• People following the livetweeting from elsewhere can still participate in the event, addressing questions for the speakers via tweets or following up interesting links or comments. This is especially helpful if they are in a parallel session.
• You can let your followers know who was presenting, and a brief insight into what the papers were about – if it sounds interesting, then your followers can look up publications by those people.
• You can also enhance what the presenter is saying, with links to more information and supporting comments on their presentation.
• It’s a way to continue conversations, perhaps with the presenter themselves, after the conference has finished.
• Presenters themselves might find the tweets useful feedback, to see how people have responded to their paper.

 

How do I livetweet?

Use the hashtag. You will need to tag your tweets associated with the event with the hashtag so that it will be visible alongside all the other tweets from participants using that hashtag.

  • The hashtag for Anglia Learning and Teaching events is #AngliaLTA
  • The hashtag for our annual conference is #LTAconf

By the way, it doesn’t matter if you use capitals or lower case letters in a hashtag – they often use capitalisation to make them easier to read, but both #LTAconf and #ltaconf will work!

Say you’re livetweeting the event. It is helpful to tweet that you will be livetweeting an event, giving details about the session, including the hashtag, and the time over which you will be livetweeting. This way, your followers can contextualise your tweets and follow along, or mute you temporarily if they are not interested and do not want a high volume of tweets from you in their feed during the event.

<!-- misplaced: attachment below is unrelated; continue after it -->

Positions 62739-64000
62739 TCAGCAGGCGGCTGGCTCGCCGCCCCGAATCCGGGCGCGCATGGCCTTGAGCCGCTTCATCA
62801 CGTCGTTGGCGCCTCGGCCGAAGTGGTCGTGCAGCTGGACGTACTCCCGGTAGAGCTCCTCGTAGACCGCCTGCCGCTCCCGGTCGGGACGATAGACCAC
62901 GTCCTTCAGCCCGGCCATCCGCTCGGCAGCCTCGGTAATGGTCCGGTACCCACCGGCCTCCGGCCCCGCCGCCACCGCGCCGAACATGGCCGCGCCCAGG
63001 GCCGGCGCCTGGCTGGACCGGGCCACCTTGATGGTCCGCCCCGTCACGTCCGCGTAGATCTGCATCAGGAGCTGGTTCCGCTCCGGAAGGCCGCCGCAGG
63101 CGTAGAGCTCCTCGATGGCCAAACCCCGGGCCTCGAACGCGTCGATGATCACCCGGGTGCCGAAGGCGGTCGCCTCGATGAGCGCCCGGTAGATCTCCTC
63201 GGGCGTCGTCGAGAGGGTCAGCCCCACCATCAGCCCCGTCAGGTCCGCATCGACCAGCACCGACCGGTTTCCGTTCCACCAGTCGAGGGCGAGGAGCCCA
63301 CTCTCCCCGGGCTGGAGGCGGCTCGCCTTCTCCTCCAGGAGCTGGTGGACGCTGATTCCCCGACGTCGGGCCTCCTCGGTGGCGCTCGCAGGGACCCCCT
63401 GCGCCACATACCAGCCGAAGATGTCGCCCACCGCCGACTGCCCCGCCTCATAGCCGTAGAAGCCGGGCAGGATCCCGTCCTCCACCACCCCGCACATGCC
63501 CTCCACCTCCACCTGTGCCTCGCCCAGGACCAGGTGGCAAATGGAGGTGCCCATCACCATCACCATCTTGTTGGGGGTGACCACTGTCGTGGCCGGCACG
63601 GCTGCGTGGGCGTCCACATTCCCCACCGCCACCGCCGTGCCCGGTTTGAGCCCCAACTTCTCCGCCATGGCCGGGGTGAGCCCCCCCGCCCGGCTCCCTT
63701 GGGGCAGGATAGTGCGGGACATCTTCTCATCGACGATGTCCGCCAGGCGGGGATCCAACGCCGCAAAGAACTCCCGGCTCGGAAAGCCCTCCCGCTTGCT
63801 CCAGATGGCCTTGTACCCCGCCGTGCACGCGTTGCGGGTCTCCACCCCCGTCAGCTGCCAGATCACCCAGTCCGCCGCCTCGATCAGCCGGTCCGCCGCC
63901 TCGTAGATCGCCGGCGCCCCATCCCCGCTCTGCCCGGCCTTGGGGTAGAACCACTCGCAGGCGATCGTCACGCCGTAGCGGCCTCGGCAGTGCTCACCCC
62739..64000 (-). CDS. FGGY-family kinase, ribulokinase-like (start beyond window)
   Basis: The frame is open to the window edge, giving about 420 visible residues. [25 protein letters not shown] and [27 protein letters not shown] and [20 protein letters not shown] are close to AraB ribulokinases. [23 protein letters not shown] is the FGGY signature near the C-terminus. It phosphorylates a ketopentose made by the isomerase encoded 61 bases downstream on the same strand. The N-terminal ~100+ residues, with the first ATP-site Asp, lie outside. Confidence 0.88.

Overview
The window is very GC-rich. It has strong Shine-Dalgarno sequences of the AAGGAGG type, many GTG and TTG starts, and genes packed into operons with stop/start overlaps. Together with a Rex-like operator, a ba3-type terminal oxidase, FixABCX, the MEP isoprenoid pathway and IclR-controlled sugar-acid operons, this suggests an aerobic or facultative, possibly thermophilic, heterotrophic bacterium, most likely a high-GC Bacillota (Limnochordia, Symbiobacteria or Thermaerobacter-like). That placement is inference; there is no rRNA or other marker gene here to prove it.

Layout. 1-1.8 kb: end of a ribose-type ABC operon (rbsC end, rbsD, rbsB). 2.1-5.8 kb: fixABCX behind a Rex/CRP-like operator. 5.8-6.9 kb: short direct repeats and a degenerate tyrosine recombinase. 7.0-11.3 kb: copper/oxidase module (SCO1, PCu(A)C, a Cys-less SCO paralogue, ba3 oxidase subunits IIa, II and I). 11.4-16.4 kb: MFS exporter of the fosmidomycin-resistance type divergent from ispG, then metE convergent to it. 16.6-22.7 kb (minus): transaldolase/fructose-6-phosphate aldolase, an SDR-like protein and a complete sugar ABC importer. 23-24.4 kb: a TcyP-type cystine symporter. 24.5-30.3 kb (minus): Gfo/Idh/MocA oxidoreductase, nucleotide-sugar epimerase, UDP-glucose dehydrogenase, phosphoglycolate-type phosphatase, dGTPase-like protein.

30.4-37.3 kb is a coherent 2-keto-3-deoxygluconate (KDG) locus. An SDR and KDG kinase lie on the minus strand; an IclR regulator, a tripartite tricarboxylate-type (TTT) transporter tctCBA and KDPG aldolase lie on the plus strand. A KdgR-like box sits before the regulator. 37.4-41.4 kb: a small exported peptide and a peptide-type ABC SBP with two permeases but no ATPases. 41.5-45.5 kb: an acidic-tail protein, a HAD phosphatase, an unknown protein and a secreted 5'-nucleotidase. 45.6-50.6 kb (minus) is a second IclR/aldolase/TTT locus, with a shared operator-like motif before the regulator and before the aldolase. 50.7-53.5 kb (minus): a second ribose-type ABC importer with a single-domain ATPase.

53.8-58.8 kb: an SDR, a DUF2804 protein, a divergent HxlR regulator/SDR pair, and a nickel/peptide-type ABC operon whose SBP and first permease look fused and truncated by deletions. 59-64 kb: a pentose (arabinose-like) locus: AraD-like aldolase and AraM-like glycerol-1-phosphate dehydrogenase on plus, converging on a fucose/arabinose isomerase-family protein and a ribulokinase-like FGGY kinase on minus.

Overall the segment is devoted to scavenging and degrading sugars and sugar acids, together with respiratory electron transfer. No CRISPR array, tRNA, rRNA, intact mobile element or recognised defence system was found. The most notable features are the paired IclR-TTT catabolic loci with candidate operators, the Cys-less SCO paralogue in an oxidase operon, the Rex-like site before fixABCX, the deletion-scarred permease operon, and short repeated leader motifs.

Tweet highlights. Decide on the most interesting and pithy elements of the session, whether they are interesting findings, helpful advice or thought-provoking opinions. These might be things you find relevant or useful, things you think your followers would find interesting, or feedback for the presenter, or all three.

Attribute quotations and opinions As in any other area of scholarly activity, it is important to quote or paraphrase accurately and give attribution. Use the speaker’s handle if they are on Twitter, or their name if not. Make it very clear that you are reporting someone else’s words or ideas and do not misrepresent what they say. This is challenging in the form of a tweet, but you might phrase it like this: